Sunday, January 31, 2010

Sunday Salon: The Memoir

Not long ago I read a review by Claire Burrows about a memoir at Feminist Review and her closing questions about memoirs and women's writing resonated with me. Today her questions will serve as our query:

What is the role of memoirs? Is it important as women to tell our stories? And why, as women, is it important that we read each others' stories?

My immediate answer was because we need to be heard. Ms. Burrows' questions instinctively made me think of Audre Lorde who had plenty to say about women and our work. She wrote, "And where the words of women are crying to be heard, we must each of us recognize our responsibility to seek those words out, to read them and share them and examine them in their pertinence to our lives." (From "The Transformation of Silence into Language and Action")

As often as I quote Lorde you'd think I've read her extensively but I haven't. Everything I have read by her however has been potent and transformative. I think a memoir by a woman has the potential to move us to new places or heal old ones. Reading women's work gives us a mirror and/or a door to our lives and how we see ourselves in our world. I don't think every memoir is written to change us but I strongly believe in the feminine voice, and I believe hearing our voices is empowering. I enjoy women's memoirs because in a few like I know Why The Caged Bird Sings by Maya Angelou, The Skin Between Us by Kym Regusa and The Other Side of Paradise by Staceyann Chin, I hear parts of my story and when a woman experiences healing and her own power, I do, too.

What are your thoughts about memoirs? Do you enjoy them? Please expound.


Book Dilettante said...

I must check out The Other Side of Paradise. Thanks for mentioning it. I hope to pen a memoir one of these days. My Sunday Salon

Zee said...

I really do enjoy memoirs. I like the unique perspective on history. History has always been my favourite subject in school and reading someones memoir always shows what I feel is the real history, even if it is a limited one. History is made up of the people who experienced it and reading a book written by someone who was there gives a special insight.

Because of this special insight it is incredibly important to read memoirs written by women as well as men. Women make up 50% of the worlds population and if we don't read their memoirs then we are missing 50% of history.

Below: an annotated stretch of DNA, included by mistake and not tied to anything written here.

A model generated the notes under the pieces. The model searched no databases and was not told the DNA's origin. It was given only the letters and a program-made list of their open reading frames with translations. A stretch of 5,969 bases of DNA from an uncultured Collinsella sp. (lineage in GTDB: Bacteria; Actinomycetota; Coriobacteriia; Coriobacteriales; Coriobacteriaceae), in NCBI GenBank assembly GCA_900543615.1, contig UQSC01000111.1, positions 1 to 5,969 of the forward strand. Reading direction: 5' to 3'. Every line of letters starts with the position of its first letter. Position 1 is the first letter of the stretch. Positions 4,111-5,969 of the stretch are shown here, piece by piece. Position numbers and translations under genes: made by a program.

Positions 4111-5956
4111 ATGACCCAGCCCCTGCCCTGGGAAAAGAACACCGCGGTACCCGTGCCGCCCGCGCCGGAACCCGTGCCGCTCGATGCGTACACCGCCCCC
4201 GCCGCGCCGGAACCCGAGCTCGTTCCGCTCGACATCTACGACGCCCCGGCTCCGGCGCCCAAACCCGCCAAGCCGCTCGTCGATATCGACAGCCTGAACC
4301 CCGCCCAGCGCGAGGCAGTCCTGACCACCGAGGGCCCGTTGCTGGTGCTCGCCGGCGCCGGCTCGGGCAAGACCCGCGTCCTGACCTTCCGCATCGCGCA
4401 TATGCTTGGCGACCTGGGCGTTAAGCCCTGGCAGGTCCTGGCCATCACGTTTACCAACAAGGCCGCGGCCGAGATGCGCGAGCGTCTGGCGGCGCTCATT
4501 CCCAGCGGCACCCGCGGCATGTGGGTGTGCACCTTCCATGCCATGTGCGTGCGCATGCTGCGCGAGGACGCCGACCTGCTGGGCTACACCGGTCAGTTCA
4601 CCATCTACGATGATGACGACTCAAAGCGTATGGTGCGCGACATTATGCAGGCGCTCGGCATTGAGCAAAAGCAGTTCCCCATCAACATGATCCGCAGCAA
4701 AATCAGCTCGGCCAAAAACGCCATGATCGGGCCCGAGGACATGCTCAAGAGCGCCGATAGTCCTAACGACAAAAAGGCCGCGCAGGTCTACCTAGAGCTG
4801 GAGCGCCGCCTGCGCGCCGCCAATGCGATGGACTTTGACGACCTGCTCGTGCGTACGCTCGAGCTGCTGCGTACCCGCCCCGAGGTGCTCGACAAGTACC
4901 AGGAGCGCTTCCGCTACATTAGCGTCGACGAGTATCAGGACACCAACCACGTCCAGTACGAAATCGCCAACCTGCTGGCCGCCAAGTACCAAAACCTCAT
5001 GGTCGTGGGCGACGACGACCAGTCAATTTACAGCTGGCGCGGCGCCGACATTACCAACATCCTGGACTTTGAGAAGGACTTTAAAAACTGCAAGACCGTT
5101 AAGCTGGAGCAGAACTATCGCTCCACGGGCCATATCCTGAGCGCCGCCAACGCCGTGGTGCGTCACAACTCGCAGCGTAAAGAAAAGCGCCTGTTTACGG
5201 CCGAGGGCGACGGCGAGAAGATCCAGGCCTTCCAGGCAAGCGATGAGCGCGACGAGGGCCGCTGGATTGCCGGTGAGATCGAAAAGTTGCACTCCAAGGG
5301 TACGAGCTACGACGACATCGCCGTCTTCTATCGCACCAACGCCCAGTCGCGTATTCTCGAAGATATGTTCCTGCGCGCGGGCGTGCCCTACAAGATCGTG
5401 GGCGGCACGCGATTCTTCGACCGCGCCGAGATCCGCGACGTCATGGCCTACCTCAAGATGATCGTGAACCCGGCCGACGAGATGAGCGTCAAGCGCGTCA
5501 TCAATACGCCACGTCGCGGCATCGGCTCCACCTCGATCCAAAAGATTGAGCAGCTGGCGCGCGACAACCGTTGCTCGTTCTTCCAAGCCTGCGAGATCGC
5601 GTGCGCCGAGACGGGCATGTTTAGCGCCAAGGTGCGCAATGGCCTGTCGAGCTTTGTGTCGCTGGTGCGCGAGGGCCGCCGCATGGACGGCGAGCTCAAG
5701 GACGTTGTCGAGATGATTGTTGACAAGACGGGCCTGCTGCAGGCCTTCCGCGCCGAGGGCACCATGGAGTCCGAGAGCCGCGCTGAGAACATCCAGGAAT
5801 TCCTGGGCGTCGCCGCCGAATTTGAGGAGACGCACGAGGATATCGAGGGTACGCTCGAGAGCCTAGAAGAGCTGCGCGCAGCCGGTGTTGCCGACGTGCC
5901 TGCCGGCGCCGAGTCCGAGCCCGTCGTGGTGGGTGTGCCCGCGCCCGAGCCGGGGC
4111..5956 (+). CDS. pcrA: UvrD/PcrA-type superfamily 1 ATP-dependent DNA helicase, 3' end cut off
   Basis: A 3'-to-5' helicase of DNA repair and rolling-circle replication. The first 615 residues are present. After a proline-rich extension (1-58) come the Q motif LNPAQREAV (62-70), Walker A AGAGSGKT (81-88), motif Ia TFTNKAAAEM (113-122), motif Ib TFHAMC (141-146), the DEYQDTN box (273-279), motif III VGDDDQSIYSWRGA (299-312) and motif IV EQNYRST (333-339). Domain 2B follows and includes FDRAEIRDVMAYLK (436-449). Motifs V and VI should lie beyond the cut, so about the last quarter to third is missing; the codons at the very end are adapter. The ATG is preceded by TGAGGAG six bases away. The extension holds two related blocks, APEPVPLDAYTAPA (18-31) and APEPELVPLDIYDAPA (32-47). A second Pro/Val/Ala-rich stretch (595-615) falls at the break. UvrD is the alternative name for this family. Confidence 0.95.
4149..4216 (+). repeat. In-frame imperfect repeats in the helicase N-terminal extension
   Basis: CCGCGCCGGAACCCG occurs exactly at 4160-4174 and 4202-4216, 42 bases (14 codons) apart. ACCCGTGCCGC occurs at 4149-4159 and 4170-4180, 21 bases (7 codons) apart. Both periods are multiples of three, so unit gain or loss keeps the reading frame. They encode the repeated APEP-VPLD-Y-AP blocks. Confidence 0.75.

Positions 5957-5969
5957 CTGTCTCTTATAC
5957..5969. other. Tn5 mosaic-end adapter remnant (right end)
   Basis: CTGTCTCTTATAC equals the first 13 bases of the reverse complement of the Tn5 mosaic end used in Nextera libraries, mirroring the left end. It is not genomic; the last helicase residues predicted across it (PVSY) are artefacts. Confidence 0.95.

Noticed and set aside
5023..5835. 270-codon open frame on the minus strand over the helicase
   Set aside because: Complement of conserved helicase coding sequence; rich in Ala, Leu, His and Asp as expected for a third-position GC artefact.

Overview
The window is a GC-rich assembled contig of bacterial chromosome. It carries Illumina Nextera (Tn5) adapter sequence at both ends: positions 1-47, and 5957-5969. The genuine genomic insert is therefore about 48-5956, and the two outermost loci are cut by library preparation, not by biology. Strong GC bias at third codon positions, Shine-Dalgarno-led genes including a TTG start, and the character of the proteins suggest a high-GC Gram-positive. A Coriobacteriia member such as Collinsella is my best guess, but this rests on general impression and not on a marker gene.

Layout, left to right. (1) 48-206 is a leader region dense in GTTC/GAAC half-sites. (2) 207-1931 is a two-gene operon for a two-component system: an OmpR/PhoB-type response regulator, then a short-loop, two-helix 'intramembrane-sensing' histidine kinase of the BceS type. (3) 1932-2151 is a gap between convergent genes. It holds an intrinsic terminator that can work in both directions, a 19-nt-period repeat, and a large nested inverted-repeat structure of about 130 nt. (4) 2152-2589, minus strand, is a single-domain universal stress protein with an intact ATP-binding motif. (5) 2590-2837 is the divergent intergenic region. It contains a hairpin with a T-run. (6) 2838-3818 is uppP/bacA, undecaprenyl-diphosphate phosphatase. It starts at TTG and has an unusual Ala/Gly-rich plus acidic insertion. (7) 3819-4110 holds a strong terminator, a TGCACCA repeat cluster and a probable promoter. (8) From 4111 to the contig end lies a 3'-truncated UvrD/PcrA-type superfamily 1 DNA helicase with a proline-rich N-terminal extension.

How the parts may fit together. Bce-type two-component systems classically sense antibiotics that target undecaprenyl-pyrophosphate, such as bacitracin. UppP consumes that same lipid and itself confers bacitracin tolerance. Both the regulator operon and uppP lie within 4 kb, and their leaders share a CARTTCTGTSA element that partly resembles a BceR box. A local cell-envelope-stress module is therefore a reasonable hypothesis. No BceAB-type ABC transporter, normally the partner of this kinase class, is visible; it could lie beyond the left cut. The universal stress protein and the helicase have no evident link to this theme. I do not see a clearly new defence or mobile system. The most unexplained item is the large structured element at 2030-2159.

Great question

jennysbooks said...

I adore memoirs, but I worry enormously, when the memoir writers write about their families, about the fact that they are splashing their family members' lives all over their books, publicly. I don't know - I'm a fairly private person myself, and I'd hate to have all my most difficult memories told to the world by one of my sisters. (Luckily I am the only one of the four of us that writes.) Whenever I read a memoir that deals with a dysfunctional family, I go hunting for interviews where the author explains how she settled the book with her family. (Often not very well, it seems.)

Vasilly said...

I agree that the voices of women need to be heard. For centuries the majority of us were unable to speak and now we can.The role of a memoir, especially women's memoirs, is to have those voices heard, those stories told. Women and men don't always write about the same things. When I think of memoirs written by women, I think of Mary Karr's The Liar's Club, Audre Lorde's Zami: A New Spelling of My Name; Dorothy Allison's Trash, and Anne Lamott's Traveling Mercies.

Marie said...

I enjoy memoirs and don't read as many as I should. It's so important to tell our stories because if we don't,who will? And it's important to read others' stories to connect with their lives and learn from them.

Creations by Laurel-Rain Snow said...

Oh, women's memoirs are my favorites!

Even my fiction books seem like memoirs, probably because I base them on actual events.

My Salon:

rhapsodyinbooks said...

I like memoirs too but like Jenny I wonder about the families. I have read interviews of authors who wrote memoirs who say things like, "yeah, they're not speaking to me anymore!" But speaking of women exposing all and families, do you ever wonder about Playboy centerfolds and what their families think? That would be interesting, I think!

Barbara Albin said...

I really enjoy women's memoirs. I love history and memoirs are little bits of history. I am cleaning today (a novelty) and came across Clifton Taulbert's memoirs, titled "When We Were Colored", had to stop cleaning and sit down and start re-reading the book. It had been about 10 years, and it deserved to be re-read. The house can always wait.